Sunday, February 21, 2016

Minnesota Breweries One by One, #13: Lift Bridge Brewery, Stillwater

Lift Bridge Brewing in Stillwater.
With the bad taste of the last brewery's beer still in our mouths, it was imperative to get some better beer in there, pronto. And we headed out of historic downtown Stillwater and went to 1900 Tower Drive West, that's the street with the water tower, and the Lift Bridge Brewery, which was abuzz during our visit. It a Saturday in Stillwater, and people got to get their beers.

We scanned the chalkboard for options, and I knew that an instant source of happiness would be lots of hoppiness. Lift Bridge occasionally celebrates milestone batches with a double IPA, which seems to be different each time. When I picked special beers for my last day at the Blue Nile back in April, 2014, I chose Batch 500 to be among the beers of "Imperialized." Only a few months ago, I chose Batch 800 to be on tap at Acadia. Now, we've got Batch 1300. I talked to brewery rep Joe Falkowski about it only a few days earlier, and asked him how they got through so many batches so fast. "Brewing a lot of Farm Girl", he said. Is this Batch 1300 better than 8-, or 5-hundred, I
A peek at the brewing operations.
wondered. He assured me that it was excellent.

Jason got a flight, and I sat down with a glass of this hoppy nectar. Beautiful, beautiful, beautiful. I did not take notes, nor am I adept in locking in my thoughts to put into words at a later date. This is why 99% of the beer reviews done here are written at home, where I can avoid looking like some kind of weirdo to the wider world. What I do recall is that it delivered the correct
Batch 1300 Double IPA. Hey, Joe,
got some nice lacing there.
amount of piney-ness and pungency that I require in a double IPA, smacked of resin, dripped with dank. Shot a round-house punch of juicy hop essence to my mouth hole. I did not bring a growler of this home, because the growler cooler did not have it listed, only the regular line-up of beers that I've already had in my bottled or canned form over the years. Looking on their website now, it is listed as available in growlers. Maybe I should have asked? Sometimes, tap rooms employees look way to busy for me to bother with trifling matters such as this.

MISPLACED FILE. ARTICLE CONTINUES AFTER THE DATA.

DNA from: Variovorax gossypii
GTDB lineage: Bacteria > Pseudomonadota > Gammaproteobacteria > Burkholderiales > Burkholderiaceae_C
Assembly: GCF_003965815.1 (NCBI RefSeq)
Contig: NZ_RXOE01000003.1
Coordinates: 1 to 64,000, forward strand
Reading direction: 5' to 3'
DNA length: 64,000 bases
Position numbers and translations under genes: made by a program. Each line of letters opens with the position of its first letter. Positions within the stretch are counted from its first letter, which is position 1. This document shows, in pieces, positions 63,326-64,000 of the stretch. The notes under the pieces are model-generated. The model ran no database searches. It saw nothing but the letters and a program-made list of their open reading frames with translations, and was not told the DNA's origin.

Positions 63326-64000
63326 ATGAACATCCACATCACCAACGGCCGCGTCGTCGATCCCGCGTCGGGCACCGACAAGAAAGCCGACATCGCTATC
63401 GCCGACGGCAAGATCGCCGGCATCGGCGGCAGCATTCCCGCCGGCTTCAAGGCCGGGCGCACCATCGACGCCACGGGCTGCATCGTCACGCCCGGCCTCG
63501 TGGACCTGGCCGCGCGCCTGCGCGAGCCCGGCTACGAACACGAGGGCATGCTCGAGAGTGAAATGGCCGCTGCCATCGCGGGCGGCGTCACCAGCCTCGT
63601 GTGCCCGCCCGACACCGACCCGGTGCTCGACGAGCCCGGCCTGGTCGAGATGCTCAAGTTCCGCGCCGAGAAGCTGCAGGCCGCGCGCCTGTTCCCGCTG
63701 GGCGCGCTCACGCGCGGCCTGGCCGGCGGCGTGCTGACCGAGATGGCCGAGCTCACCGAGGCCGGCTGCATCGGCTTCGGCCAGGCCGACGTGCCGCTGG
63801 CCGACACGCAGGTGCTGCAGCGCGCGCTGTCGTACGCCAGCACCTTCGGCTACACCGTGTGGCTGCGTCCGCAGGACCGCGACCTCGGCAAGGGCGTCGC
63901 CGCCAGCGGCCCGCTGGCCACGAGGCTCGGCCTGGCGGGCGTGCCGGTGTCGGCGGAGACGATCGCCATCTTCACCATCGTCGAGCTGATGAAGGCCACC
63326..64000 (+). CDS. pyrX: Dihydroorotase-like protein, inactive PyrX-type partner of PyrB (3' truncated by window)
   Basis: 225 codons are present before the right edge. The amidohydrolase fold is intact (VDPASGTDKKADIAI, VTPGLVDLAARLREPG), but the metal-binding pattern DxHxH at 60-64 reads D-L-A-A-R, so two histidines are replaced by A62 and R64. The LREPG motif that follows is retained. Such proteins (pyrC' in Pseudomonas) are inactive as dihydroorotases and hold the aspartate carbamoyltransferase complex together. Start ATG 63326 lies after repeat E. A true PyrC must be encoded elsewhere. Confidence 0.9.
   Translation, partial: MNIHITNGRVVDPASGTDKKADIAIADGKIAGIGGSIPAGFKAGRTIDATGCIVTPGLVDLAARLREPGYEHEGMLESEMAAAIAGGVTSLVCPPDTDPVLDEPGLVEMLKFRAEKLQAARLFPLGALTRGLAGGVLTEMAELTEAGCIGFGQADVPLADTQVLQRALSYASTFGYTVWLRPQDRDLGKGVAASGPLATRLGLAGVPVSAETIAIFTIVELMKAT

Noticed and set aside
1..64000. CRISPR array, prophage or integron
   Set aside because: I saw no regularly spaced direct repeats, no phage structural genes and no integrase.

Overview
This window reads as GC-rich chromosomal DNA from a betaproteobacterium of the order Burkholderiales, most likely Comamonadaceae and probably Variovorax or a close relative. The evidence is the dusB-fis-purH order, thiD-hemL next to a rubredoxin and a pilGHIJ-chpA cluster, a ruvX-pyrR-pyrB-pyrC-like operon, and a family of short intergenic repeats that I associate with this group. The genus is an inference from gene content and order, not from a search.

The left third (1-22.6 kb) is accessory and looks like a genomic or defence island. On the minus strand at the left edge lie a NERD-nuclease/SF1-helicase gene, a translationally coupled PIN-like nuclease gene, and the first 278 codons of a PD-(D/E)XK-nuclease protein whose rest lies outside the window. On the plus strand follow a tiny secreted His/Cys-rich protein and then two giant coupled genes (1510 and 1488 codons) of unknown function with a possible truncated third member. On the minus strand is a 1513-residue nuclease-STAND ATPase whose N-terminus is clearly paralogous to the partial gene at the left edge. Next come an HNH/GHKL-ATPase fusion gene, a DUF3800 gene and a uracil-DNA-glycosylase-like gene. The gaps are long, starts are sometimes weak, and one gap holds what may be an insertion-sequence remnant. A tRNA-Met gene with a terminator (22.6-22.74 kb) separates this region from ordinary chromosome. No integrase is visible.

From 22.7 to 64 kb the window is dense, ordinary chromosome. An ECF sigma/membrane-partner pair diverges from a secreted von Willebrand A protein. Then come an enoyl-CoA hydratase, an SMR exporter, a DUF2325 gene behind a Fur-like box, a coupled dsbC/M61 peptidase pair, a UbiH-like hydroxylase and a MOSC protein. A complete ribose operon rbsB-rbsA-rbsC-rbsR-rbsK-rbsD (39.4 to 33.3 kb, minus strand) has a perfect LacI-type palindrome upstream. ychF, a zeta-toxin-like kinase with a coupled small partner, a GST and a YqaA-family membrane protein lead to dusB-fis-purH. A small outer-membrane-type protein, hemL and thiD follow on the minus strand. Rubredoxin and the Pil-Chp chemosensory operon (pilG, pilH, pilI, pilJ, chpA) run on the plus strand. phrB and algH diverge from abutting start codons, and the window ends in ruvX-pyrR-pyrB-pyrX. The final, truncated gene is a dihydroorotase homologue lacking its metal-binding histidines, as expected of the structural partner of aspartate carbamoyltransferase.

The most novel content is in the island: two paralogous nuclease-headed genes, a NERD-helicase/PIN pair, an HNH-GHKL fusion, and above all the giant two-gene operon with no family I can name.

Nitro Black Ale. Not great.
For my next selection, I went with something noted on the chalkboard as "Nitro Black Ale." It was one of those rare experiences where I was stunned that a top-notch operation such as this released something I regretted ordering. I watched it come out of the nitro faucet, yet there was no creamy cascading, and actually very little head at all. As far as flavor or character, there was hardly anything to recommend it at all. Perhaps my palate was pummeled by the aggressive hops in the Batch 1300, but I was not picking up anything of note. "Black Ale" can be an elusive term these days. Is it a black IPA that wants to skip the oxymoronic nature of the nomenclature? Is it a porter or a stout that wants to fudge the expectations of style. I couldn't be sure, because this was just blasé.

Jason was just as perplexed as I was at the failure of this brew. I finished the pint, as I almost always do, and chalked it up to an occasional miss. No harm done. I can't currently find any more information on it, and I'm not sure if the website is out -of-date, or what, exactly. There's no mention of it, anywhere. Ah, well, no big deal.
My beer, before consumption, Jason's flight,
Jason's hands, plus more of him behind them.